Lease Structures & Occupancy Costs in Eco-Labeled Buildings

Jeremy Gabe, Spenser Robinson

Research output: Contribution to journalArticlepeer-review


Purpose: This research investigates whether energy-efficient green buildings tend to provide net lease structures over gross lease ones. It then considers whether owners benefit by theoretically trading away operational savings in a net lease structure. <br><br>Design: Empirical models of office leasing transactions in Sydney, Australia, with wider transferability supported by analysis of office rent data in the United States.<br><br>Findings: Labelled green buildings are approximately four to five times more likely than non-labelled buildings to use a net lease structure. However, despite receiving operational savings, tenants in net leases pay higher total occupancy costs, benefiting owners. On average, the increase in total occupancy costs paid by tenants in a net lease is equal to or greater than savings attributed to an eco-labelled building.<br><br>Implications: A full accounting of total occupancy costs in eco-labelled buildings suggests that net lease structures provide numerous benefits to owners that offset the loss of trading away operational savings. <br><br>Originality/Value: The principal-agent market inefficiency, or “split incentive”, is a widely cited barrier to private investment in energy-efficient building technology. Here, a uniquely broad look at rental cash flows suggests its role as a barrier is exaggerated. <br>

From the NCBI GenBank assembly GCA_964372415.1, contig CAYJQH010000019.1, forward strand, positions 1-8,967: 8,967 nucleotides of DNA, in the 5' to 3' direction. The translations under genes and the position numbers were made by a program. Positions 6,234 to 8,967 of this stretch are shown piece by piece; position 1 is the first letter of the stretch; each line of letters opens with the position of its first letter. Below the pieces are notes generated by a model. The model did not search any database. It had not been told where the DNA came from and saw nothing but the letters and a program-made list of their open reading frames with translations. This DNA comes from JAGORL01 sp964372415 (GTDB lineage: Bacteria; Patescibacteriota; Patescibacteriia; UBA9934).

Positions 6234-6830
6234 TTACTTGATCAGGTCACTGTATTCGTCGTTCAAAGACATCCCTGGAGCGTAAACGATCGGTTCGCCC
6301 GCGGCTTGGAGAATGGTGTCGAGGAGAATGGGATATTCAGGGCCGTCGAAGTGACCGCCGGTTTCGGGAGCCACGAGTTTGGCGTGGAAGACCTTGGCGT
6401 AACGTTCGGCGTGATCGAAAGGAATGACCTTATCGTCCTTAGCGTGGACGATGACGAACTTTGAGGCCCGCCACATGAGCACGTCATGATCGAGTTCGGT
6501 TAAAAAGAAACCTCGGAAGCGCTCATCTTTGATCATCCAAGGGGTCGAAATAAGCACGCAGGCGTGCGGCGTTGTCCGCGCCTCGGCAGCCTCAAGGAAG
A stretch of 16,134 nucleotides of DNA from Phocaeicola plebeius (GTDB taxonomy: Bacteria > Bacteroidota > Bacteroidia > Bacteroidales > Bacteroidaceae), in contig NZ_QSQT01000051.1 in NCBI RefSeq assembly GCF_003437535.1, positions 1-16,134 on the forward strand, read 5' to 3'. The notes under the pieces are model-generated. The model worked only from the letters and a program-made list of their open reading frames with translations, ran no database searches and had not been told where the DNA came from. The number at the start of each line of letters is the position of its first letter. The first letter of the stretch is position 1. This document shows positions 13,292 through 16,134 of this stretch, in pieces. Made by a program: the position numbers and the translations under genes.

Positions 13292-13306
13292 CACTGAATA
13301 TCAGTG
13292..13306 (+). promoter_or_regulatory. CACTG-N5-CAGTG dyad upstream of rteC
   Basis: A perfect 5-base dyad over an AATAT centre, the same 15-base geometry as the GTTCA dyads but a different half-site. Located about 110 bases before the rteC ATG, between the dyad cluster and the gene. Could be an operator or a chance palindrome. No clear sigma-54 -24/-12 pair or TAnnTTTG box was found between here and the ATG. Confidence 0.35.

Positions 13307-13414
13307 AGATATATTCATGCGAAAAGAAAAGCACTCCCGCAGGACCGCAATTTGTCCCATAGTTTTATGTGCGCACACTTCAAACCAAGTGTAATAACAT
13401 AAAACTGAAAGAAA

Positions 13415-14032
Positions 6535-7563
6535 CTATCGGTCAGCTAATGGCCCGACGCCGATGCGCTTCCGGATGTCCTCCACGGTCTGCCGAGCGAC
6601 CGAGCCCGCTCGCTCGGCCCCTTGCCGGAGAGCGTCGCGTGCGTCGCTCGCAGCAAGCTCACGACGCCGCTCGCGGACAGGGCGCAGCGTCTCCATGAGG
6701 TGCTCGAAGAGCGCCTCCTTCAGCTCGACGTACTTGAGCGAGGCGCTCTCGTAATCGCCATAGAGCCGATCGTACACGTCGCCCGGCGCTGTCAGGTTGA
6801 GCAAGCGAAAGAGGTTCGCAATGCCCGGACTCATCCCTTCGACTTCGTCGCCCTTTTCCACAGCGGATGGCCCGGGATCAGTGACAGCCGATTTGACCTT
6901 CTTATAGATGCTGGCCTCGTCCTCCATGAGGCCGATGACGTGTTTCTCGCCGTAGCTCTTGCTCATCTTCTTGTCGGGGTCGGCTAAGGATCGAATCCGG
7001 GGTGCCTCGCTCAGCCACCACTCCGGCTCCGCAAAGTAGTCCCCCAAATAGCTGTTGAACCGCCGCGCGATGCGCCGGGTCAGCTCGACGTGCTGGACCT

Original languageEnglish
JournalJournal of Property Investment and Finance
StatePublished - 2020


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